New York City Theater
Adrienne Warren. Remember the name. As Tina Turner in the new jukebox/biographical musical, “Tina,” she expels enough energy to light the nation’s grid. As rock star Tina Turner, Warren sings to the rafters, dances with pounding rhythm, acts with more subtlety than the script allows and looks great thrusting arms and legs to the heavens. It’s a star-making performance, surrounded by a formulaic, unmoving show.
Tina, a child prodigy musically, parlayed that tremendous voice into a fiery public career. Starting as Young Anna-Mae (embodied by a limitless talent named Skye Dakota Turner -- no relation), Tina Turner, as she’s later named, parlays religious soul music into tangible emotions.
The odds are against her, what with an indifferent mother, Zelma (Dawnn Lewis), an abusive husband, Ike Turner (Daniel J. Watts) and racial prejudice. The stage is set for high drama, but we get more high energy, with a plethora of songs (“Proud Mary,” “What’s Love Got to Do With It,” “River Deep – Mountain High,” “Disco Inferno,” plus 20-odd others), played by a terrific orchestra.
Actually, “Disco Inferno” is, except for a rousing post-curtain call concert, a musical highlight, thanks to choreographer Anthony Van Laast and a high-stepping Ensemble. The dramatic highlight is not Ike’s hard-to-watch physical abuse (add drugs and adultery) nor Zelma’s hospital death scene, but a true-to-life moment where, alone and destitute, Tina begs a roadside hotel clerk to give her a room, for which she can pay only 36 cents. A scene with religious connotations (hospitality is a biblical command), it connects the audience to the character’s journey from penurious depth to triumphant height.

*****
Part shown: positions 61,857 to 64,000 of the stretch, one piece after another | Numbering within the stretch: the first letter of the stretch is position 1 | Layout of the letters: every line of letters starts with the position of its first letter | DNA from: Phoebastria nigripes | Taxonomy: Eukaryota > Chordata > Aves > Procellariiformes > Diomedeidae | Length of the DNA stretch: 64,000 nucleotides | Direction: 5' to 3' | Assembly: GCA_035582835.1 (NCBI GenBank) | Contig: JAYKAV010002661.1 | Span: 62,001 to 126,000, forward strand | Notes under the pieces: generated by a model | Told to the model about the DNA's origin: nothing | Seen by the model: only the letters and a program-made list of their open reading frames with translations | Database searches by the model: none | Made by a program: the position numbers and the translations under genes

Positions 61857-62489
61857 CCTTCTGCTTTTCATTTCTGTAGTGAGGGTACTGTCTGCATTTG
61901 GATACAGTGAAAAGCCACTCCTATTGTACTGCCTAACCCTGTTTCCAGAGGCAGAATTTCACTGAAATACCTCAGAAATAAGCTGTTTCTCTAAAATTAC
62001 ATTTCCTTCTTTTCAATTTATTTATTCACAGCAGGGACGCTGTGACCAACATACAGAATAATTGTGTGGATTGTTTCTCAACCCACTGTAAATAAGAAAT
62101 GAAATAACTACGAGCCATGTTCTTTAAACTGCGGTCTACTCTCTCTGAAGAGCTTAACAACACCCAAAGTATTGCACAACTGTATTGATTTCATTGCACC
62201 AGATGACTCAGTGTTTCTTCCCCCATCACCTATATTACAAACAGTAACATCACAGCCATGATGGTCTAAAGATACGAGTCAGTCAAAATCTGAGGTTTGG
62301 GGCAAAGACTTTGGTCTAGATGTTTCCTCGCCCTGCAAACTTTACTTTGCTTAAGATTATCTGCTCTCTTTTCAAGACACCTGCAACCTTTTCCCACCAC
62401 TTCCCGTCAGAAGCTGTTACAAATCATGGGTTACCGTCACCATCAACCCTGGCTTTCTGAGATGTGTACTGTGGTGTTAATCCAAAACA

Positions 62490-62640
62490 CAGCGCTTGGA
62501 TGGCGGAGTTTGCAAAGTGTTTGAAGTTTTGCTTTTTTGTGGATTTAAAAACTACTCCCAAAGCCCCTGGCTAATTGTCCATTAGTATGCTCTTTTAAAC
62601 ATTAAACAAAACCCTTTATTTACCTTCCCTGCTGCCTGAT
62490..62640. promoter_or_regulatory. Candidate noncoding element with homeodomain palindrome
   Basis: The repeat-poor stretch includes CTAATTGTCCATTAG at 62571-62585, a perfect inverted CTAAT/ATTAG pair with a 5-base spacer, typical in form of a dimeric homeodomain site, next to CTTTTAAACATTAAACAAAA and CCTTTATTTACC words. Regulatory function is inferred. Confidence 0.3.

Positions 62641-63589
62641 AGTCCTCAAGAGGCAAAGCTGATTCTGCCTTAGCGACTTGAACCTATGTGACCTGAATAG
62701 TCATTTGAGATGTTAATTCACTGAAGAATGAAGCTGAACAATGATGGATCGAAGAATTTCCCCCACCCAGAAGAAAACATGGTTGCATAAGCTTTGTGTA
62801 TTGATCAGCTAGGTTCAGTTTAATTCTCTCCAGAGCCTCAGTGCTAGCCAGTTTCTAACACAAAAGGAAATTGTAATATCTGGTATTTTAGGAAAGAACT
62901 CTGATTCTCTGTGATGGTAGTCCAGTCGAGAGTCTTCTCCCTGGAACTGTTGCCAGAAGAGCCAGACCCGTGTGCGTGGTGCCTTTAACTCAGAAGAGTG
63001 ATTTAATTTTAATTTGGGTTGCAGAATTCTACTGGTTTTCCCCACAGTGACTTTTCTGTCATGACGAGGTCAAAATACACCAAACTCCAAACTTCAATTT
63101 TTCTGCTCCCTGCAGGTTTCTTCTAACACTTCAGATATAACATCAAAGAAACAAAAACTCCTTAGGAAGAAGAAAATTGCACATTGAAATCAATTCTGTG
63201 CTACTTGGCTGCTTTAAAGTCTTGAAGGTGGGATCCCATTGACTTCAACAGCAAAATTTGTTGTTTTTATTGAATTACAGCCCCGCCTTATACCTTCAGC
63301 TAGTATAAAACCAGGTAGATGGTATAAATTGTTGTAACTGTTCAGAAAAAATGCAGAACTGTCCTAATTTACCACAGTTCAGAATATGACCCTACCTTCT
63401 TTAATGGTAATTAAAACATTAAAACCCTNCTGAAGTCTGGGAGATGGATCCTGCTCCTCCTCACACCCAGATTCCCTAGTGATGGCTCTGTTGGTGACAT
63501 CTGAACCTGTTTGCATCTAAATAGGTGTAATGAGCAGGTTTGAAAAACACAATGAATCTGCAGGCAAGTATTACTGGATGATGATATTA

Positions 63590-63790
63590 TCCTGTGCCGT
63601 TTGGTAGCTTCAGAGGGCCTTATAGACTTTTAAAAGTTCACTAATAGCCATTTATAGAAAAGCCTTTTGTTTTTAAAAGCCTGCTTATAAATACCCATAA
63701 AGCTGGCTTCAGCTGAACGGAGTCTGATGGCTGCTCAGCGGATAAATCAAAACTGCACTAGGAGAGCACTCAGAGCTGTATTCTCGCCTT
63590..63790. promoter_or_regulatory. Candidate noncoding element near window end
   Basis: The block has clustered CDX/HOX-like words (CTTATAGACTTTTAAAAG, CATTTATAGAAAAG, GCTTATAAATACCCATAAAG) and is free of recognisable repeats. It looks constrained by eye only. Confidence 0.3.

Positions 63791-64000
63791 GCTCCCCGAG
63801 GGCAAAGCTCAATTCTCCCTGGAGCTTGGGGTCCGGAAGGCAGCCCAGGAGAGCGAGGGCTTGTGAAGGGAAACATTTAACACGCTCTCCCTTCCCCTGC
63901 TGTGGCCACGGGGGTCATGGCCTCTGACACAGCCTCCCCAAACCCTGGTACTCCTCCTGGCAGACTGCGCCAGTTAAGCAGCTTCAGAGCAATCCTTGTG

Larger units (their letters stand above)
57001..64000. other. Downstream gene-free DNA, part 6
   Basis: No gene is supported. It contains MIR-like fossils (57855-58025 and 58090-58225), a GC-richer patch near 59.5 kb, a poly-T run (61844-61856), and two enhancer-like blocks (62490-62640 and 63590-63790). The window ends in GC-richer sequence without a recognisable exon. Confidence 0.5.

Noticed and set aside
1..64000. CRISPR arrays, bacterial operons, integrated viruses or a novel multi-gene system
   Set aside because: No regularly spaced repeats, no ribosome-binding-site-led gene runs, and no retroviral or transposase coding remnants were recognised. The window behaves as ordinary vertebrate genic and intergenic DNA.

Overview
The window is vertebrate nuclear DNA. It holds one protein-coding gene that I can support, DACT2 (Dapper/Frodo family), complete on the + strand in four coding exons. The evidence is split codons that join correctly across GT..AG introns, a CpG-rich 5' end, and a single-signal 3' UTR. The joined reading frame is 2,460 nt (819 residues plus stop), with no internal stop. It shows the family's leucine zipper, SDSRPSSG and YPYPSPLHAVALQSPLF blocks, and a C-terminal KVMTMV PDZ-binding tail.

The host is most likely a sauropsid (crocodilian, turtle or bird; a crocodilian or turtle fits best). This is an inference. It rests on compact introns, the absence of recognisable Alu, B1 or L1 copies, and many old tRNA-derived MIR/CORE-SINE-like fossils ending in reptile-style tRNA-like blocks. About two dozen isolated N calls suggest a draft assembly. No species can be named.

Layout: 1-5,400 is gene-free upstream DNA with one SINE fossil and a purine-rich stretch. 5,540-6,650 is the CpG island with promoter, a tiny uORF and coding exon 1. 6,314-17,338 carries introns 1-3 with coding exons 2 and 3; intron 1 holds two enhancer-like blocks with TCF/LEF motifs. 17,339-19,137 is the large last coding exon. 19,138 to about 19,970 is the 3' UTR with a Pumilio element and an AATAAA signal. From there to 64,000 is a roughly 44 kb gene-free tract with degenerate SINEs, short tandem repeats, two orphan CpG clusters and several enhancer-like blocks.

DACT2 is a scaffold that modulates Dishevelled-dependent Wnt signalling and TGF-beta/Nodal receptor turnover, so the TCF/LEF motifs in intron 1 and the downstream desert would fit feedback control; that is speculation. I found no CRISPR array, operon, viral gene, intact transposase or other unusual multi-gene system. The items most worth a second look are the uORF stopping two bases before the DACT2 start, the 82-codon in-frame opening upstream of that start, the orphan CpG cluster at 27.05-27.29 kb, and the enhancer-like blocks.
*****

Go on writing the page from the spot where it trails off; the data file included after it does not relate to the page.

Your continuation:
Tina was sui generis. That mane-like hair suggests a fierce lioness. And fierce she was, animalistic, primitive, the sounds emerging as if from some wild animal. Under Phyllida Lloyd’s swift direction, Warren underplays the personal ferocity, saving it for her musical performances. It’s a portrait of an artist who performs as if she hasn’t a clue as to where all that brilliance comes from.
The show, with a book by Katori Hall, with Frank Ketelaar and Kees Prins, whooshes through the entertainer’s highlights without anchoring her life. But the acting is idiosyncratic: Watts lets Ike’s bullying speak for his character, while Lewis is sharp as Zelma, Myra Lucretia Taylor is warm as Granny, Leandra Ellis-Gaston is a supportive sister and, of course, young Turner is a distinct find as Young Anna-Mae.
“Tina” dares an audience to enter a world where nothing came easy, a world of not only where you started but where, despite setbacks, you finished.
--David A. Rosenberg
Nov, 25, 2019